Continuing along from Sitka & Spruce to…
Up Capitol Hill from Sitka & Spruce, chef Jason Stratton is cooking some of the most intensely focused regional Italian cuisine anywhere, at his little slice of Piedmont, Cascina Spinasse. The bustling pair of dining rooms and adjoining bar and patio were filled on a strangely warm Monday night, all enjoying the superb Italian wine list and tour de force pastas. Only a trio of pastas are offered each night and fortunately can all be ordered in half portions for sampling.
The signature tajarin, thinnest, mostly densely packed squiggles similar to angel hair pasta, comes either with sage or butter, or in a lamb ragu with tiny specks of lamb that don’t add much to the robust sauce. Much better were the tiny, fluffiest gnochetti with studly green chickpeas and the zing of a pure sage leaf, along with the lamb stuffed caramelle (think a meat pasta tootsie roll), served simply with butter and pine nuts.
An excellent seasonal and piggy way to start is the asparagus wrapped in a cloud of smoked ham, the beloved ingredient of Piedmont. The asparagus achieves an even softer texture than usual by being roasted then chilled. Interestingly the greatest bite of the night was the sardine ricotta crostini amuse-bouche, boasting miles and miles of umami. Rainbow chard frittata, fried trout, or the buttery soft 14 month aged Pio Tosini proscuitto di Parma all are fellow excellent starters. Only the poached, marinated Shigoku oysters fell below the mark. The oysters lacked the plump, briny taste you hope for and the geoduck sauce tasted of nothing in particular.
Unfortunately with just two diners, there isn’t much of a way to get beyond pastas and antipasti with room. With more people, the capunet stuffed with veal breast, foie gras, and pig’s trotter with a caramelized honey sauce or the better than they sound rabbit meatballs wrapped in caul fat are the route to take. Gianduja semifreddo is a rich, yet refreshing way to conclude, or better yet the excellent housemade limoncello. Since 2008, Piedmont has been the Italian region du jour for Seattle thanks to Spinasse. If Spinasse is any indication, you can’t get much better ham or pasta in Italy than you’d find in Piedmont. Luckily, Spinasse is a lot closer.
Walrus & Carpenter
In shipyard industrial Ballard, Walrus & Carpenter from Renee Erickson of the beloved Boat Street Kitchen shares an old renovated warehouse with Staple & Fancy, the flagship of Seattle celebrity chef Ethan Stowell. Walrus & Carpenter is essentially what you’d get when marrying an oyster bar with a small plates gastropub. It’s a completely unique idea that works for the most part if service can pace out the plates a bit better. The age old small plates problem hit hard here with too many dishes all at once and then too long a wait with no dishes on the table. It’s a tricky issue to balance that unfortunately leads to cold dishes, forks flying, and ravenous speed eating.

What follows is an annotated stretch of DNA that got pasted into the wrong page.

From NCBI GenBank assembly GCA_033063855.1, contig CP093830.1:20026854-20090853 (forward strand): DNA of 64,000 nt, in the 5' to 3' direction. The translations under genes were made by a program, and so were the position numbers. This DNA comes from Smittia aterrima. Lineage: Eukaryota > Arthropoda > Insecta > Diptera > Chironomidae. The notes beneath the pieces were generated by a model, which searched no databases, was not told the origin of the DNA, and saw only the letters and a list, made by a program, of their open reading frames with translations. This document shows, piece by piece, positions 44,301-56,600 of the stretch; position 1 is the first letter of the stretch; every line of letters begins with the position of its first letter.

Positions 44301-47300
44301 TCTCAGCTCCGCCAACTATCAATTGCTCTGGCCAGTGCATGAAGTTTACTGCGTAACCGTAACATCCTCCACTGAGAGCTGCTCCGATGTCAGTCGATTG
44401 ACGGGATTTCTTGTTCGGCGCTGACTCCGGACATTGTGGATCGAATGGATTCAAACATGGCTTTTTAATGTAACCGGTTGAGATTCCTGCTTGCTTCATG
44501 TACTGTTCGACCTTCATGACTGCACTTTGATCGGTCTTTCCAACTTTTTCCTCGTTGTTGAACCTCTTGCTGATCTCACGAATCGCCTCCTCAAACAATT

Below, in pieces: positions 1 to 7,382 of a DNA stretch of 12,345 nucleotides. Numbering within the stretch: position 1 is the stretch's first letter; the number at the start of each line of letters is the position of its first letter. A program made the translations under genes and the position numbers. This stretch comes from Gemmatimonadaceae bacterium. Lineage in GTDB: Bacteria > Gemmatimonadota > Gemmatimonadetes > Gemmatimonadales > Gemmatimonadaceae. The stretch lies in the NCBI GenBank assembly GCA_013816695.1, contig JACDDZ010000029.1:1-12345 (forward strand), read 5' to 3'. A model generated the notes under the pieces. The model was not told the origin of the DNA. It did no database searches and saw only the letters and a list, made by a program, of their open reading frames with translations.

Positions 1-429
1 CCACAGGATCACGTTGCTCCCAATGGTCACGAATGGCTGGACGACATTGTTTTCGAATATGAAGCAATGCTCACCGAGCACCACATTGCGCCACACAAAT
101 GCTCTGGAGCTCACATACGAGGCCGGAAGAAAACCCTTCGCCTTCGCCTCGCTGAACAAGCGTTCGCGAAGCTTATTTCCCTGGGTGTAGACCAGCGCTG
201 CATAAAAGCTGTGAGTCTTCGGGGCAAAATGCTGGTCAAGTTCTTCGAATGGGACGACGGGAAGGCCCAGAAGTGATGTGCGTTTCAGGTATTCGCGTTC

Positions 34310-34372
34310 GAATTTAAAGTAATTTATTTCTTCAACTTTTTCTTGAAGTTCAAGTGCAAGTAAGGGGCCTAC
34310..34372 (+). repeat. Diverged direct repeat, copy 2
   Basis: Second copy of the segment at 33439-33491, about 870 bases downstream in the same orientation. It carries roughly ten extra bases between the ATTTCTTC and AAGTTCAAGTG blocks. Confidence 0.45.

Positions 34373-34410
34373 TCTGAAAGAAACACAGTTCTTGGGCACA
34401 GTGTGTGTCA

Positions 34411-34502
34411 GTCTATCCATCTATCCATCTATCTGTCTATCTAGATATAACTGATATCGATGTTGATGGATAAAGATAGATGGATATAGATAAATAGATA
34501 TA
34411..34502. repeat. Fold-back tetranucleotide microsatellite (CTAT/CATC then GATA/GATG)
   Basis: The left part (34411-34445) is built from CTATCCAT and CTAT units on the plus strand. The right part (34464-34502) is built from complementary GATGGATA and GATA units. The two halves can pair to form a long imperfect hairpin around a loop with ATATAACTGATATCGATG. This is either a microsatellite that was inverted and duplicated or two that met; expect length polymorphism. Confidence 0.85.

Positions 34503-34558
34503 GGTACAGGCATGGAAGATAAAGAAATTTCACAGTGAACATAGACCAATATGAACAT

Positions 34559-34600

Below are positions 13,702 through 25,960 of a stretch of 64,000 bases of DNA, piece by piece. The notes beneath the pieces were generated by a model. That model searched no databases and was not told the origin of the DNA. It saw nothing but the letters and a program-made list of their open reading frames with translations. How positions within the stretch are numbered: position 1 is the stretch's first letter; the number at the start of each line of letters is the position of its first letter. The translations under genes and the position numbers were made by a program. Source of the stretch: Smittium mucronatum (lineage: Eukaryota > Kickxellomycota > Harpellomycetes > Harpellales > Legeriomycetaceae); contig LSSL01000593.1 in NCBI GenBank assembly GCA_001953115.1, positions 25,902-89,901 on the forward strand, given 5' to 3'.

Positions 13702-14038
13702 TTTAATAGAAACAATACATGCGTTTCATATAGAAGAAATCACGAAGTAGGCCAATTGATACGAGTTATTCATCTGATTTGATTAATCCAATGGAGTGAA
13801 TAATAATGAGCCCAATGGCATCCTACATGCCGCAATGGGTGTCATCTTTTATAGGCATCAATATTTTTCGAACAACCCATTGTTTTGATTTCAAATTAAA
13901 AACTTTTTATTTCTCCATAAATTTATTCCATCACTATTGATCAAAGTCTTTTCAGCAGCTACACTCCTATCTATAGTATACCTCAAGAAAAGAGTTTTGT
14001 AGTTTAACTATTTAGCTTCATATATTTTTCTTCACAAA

Being mostly an oyster bar, you’d expect more from the lackluster Hama Hama, Treasure Cove, and Baywater Sweets varieties we sampled. All three were either too small to get much of a taste effect or simply lacking the delightful briny flavor of top tier oysters. The small plates are all over the globe, leaning toward Piedmont Italy for prosciutto cotto with green chickpea and mint or Latin America for halibut cheek ceviche, kicked up a notch by pastis.
I could eat the grilled sardines doused in an acre of parsley and a pound of walnuts every night. The same goes for the stellar potato gnocchi, holding the fort for the most rustic of lamb ragus, sharply accented by nettles and bold tasting parmesan shavings. The avocado tartine is a brilliant creation, dusted with cinnamon, and topped with carrot shavings. There’s spice, crunch, and the refreshing cool taste of avocado that makes this wild vegetarian combination sing.
Steak tartare topped with a beautiful farm egg yolk needed more seasoning and unfortunately a gorgeous, almost translucent scallop tartare gets overpowered by a dominating lemon cream. The cream itself would be great on bread, but not for the very subtle tartare. The dessert list is not as bountiful as the small plates. Nonetheless, you cannot and should not resist the sticky toffee pudding or the addictive roasted medjool dates with olive oil and sea salt.
Service is very helpful with advice on dishes to order and wines, but along with the mentioned pacing issues, just doesn’t seem particularly happy to have you there. There was some strange disconnect between the celebratory vibe of the dining room and patio and the servers. Often the most talked about aspect of the restaurant is the long wait since no reservations are taken. It seems as if the restaurant is all too proud to let you know that they are the popular crowd at school and you’re the robotics geek. At least the grilled sardines take away most of that sting.
For something entirely different than anything you’ve ever tried, there’s Poppy. Jerry Traunfeld was the leading chef of Seattle at the very upscale Herbfarm in the eastern suburb of Woodinville. His ambitious tasting menus with the best of Washington ingredients repeatedly would be mentioned in the same sentences as The French Laundry or The Inn at Little Washington. Traunfeld was at the top of the culinary game.